HIV, or human immunodeficiency virus, is a virus that spreads through bodily fluids like blood and impairs a person's immune system by attacking cells that help fight infection, specifically CD4 cells. If left untreated, HIV can progress to acquired immunodeficiency syndrome, or AIDS.
Because the human body cannot entirely fight HIV, unlike most other viruses, once it is contracted, the person is infected for life. Fortunately, it can be managed, and its advancement delayed greatly.
In 2018, the World Health Organization estimates that 37.9 million individuals worldwide are living with HIV. In adults aged 15 to 29, the prevalence of HIV is estimated to be around 0.8 percent of the global population. Sadly, because Africa is thought to be the source of HIV, it has the greatest prevalence, with an estimated 3.9 percent (anywhere from 3.3-4.5 percent ).
Uganda has the world's tenth-highest HIV rate, at 6.50 percent. In Uganda, 1.4 million people are infected with HIV. In Uganda, 84 percent of people afflicted are aware of their HIV status, 87 percent are on HIV treatment, and 88 percent of those on treatment are virally suppressed, according to the 90-90-90 targets.
With a rate of 9.20 percent, Malawi is the first country on the list to have an HIV rate below 10%. This is the world's 9th highest rate. In Malawi, over 1 million people are infected with HIV, with young people being especially vulnerable. Young adults aged 15 to 24 years old accounted for about one-third of all new HIV infections in the country.
Mozambique has the eighth-highest HIV rate in the world, at 12.30 percent. In Mozambique, 2.2 million individuals have HIV, with 150,000 people newly infected as of 2018. In Mozambique, women are disproportionately affected by HIV: women account for over 60% of HIV-positive adults, and new HIV infections among young women (ages 15-24) were nearly double those among young males.
With a rate of 12.40 percent, Zambia has the world's seventh-highest HIV rate.
Zambia has 1.2 million HIV-positive persons, with 78% of adults and 79% of children receiving antiretroviral therapy (ART). Seventy-five percent of individuals who have access to ART are virally suppressed, and HIV-positive people's life expectancy has increased dramatically.
Zimbabwe has the world's sixth-highest HIV rate, at 13.50 percent. In Zimbabwe, 1.3 million people are infected with HIV. ART is being used by 89 percent of HIV-positive adults and 7% of HIV-positive children. Thanks to PMTCT programs that allow nearly every pregnant woman to receive ART, Zimbabwe has seen a decrease in new HIV infections among babies.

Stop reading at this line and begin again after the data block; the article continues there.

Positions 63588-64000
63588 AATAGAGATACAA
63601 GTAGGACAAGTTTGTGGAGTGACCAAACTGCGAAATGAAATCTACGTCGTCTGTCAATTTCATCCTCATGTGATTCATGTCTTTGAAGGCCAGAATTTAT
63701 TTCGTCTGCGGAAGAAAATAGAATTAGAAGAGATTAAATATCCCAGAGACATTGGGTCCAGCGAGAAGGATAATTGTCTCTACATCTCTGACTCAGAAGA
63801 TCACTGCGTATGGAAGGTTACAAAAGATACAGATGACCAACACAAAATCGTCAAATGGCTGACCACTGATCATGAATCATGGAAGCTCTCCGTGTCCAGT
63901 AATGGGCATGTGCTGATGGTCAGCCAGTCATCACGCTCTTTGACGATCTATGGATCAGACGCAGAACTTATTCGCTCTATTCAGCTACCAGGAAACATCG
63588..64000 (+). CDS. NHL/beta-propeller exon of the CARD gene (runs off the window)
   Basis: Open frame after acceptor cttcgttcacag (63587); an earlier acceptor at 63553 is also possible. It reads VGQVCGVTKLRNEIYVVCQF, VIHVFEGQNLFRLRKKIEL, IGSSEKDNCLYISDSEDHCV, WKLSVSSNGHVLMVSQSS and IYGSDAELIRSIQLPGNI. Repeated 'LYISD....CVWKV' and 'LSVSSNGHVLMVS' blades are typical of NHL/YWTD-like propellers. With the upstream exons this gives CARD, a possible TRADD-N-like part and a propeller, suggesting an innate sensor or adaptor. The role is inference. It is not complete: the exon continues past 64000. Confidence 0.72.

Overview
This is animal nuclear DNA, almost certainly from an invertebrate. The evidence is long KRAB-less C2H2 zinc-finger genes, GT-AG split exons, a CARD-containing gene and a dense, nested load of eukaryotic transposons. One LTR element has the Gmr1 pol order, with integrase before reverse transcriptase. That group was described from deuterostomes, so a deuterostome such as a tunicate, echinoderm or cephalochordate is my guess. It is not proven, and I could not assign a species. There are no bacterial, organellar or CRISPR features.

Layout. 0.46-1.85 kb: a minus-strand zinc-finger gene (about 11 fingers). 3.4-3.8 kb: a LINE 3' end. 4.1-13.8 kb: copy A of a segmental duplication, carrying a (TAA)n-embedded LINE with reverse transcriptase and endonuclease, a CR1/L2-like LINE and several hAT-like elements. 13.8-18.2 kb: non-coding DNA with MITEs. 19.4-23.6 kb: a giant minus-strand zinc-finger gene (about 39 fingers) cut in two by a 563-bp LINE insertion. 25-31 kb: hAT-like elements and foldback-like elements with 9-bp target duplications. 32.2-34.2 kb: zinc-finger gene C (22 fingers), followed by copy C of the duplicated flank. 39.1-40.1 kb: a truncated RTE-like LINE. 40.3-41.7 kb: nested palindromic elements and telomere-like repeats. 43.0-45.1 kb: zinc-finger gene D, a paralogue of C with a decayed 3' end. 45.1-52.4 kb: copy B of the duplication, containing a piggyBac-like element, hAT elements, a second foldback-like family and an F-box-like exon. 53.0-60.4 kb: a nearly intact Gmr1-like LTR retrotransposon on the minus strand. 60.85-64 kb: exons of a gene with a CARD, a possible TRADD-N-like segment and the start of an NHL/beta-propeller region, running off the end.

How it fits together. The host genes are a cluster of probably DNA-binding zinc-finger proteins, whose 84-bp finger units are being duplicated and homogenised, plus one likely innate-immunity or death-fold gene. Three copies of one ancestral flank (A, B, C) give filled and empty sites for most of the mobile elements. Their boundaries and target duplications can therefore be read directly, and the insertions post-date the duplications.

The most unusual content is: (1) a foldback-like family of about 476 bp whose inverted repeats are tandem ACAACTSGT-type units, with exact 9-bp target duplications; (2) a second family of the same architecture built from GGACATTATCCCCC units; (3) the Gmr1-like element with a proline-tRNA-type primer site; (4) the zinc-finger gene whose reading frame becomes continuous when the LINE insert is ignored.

With a rate of 13.80 percent, Namibia has the world's fifth highest HIV rate. In the country, HIV is the top cause of death. In 2018, over 6,100 persons in Namibia were newly infected with HIV, bringing the total number of HIV-positive people in Namibia to around 200,000. Around 92 percent of adults and children in the country with HIV are on antiretroviral therapy (ART).
4. South Africa.
South Africa has the fourth-highest HIV prevalence rate in the world, at 18.90 percent. South Africa has the world's greatest HIV epidemic, with 7.7 million individuals living with the virus. 240,000 new HIV infections were reported in South Africa in 2018. With 62 percent of adults and 63 percent of children living with HIV receiving ART, the country has the world's largest ART program.
Botswana has the world's third-highest HIV prevalence, with an estimated 21.90 percent of the population infected. In Botswana, around 370,000 people are HIV positive. ART is used by 85 percent of HIV-positive adults and 38 percent of HIV-positive children. Despite providing universal free antiretroviral treatment to all HIV-positive people, Botswana has one of the highest HIV rates in the world.
Lesotho has the world's second-highest HIV rate, at 25%. Lesotho has 340,000 HIV-positive persons. There were 13,000 new HIV infections and 6,100 AIDS-related deaths in the country in 2018. In Lesotho, over 60% of all people with HIV and 70% of all children with HIV are on antiretroviral therapy (ART).
Swaziland has the world's highest HIV prevalence and incidence rate (27%) of any country. Fortunately, between 2011 and 2016, Swaziland drastically reduced its rate of new infections by nearly half because of enhanced treatment and prevention facilities. Furthermore, the percentage of adult HIV patients with viral load suppression increased from 34.8 percent to 71.3 percent.
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